Investment in Renewables Trumps Fossil Fuels

By Ursula Wilhelm

The world financial markets were in a tailspin in 2008, with investments across the board off previous years. Nevertheless, capital growth in clean energy grew 5% on the record investments made in 2007.

According to a new report by the United Nations Environment Program (UNEP), $155 billion was invested last year in clean energy companies and projects worldwide. Of this, $13 billion of new private investment went into companies developing and scaling-up new technologies alongside $117 billion of investment in renewable energy projects.

Over a hundred billion was spent directly developing 40 GW of capacity from wind, solar, small-hydro, biomass and geothermal sources, while 25 GW of large hydropower netted a further $35 billion. These 65 GW of low-carbon electricity generation represent over 50% of the estimated $250 billion spent globally last year and over 40% of actual power generation capacity additions.

Wind attracted the highest new investment of $51 billion, representing 1% in growth, although solar grew 49% on $33 billion in investments.

While biofuel technology is well established, it has suffered for the past two years from over-investment in early 2007, followed by a fall from grace caused by a combination of rising crop prices, lowering oil prices and an increasingly heated food-versus-fuel controversy. Investment in this sector dropped 9% from the previous year and is now focused on finding second-generation, non-food biofuels such as algae and non-cereal crops. One response to the global economic crisis has been announcements of stimulus packages with specific, multi-billion dollar provisions for energy efficiency and energies.

“These ‘green new deals’ lined up by some economies–contain some serious clean energy provisions,” said Achim Steiner, United Nations Under-Secretary General and Executive Director of the UNEP. “These will help support the market.”

The investment surge of recent years and softened commodity markets have started to ease supply chain bottlenecks, especially in the wind and solar sectors, which will cause prices to fall towards marginal costs and several players to consolidate. The price of solar PV modules, for example, is predicted to fall by over 43% in 2009.

Despite the turmoil in the world’s financial markets, transaction value in the global carbon market grew 87% during 2008, reaching a total of $120 billion. Following the lead of the European Union and Kyoto compliance markets, several countries are now putting in place a system of interlinked carbon markets and working towards a global scheme under the UN Framework Convention on Climate Change.

Total transaction value in the sustainable energy sector during 2008–including corporate acquisitions, asset re-financings and private equity buy-outs–increased 7% over 2007. However, capital raised via public stock markets fell as clean energy share prices lost 61% of their value during 2008.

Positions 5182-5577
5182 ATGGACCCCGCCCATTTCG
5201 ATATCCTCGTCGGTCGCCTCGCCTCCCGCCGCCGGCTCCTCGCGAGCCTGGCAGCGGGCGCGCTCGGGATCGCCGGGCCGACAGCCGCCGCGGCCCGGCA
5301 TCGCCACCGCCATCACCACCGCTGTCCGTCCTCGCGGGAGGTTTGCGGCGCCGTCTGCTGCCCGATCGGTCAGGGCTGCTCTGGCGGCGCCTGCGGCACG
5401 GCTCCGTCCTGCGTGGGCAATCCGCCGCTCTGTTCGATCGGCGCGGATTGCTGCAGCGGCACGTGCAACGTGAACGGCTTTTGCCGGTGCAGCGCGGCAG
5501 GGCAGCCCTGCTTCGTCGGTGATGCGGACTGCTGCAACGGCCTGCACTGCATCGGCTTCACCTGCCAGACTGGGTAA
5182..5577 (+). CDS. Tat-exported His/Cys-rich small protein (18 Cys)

Renewable energy investment fell 2% in the US and 8% across North America. The US saw a slow-down in asset financing following the glut of investment in corn-based ethanol in 2007. Credit-driven markets are mostly ineffective in a downturn, and the number of US tax equity providers fell for wind and solar projects due to the financial crisis.

Not surprisingly given market conditions, private sector investment was stalling in late 2008 but government investment looks ready to take up some of the slack in 2009. Sustainable energy investments are a core part of key government fiscal stimulus packages announced in recent months, accounting for an estimated $183 billion of commitments to date.

Countries vary significantly in terms of investment and the clarity of their measures. The US and China remain the leaders, each devoting roughly $67 billion, but South Korea’s package is the greenest with 20% devoted to clean energy. These green stimuli illustrate the political will of an increasing number of governments for securing future growth through greener economic development.

Between 2009 and 2011, UNEP estimates that a minimum of $750 billion—or 37% of current economic stimulus packages and 1% of global GDP–is needed to finance a sustainable economic recovery by investing in the greening of five key sectors of the global economy: buildings, energy, transport, agriculture and water.

New investments in the first quarter of 2009 fell by 53% compared to the same period in 2008, reflecting the depth of the global financial crisis, according to the report, which notes “green-shoots of recovery” during the second quarter of 2009.

Climate change, economic recovery and energy security will spur far greater investments in coming years. In particular, the growing understanding that global carbon emissions must peak around 2015 to avoid dangerous climate change (based on the 4th assessment of the Intergovernmental Panel on Climate Change–UNEP/World Meteorological Organization) will make clean energy investments national priorities.

Annual investments in renewable energy, energy efficiency and carbon capture and storage need to reach half a trillion dollars by 2020, representing an average investment of less than half of one percent of GDP.
These levels of investment are not impossible to achieve, especially in view of the recent four year growth from $35 billion to $155 billion. However, reaching them will require a further scale-up of societal commitments to a more sustainable, low-carbon energy paradigm.

With the current stimulus packages now in play and a hoped-for Copenhagen climate deal in December, the opportunity to meet this challenge is greater than ever, even seen from the depths of an economic downturn.

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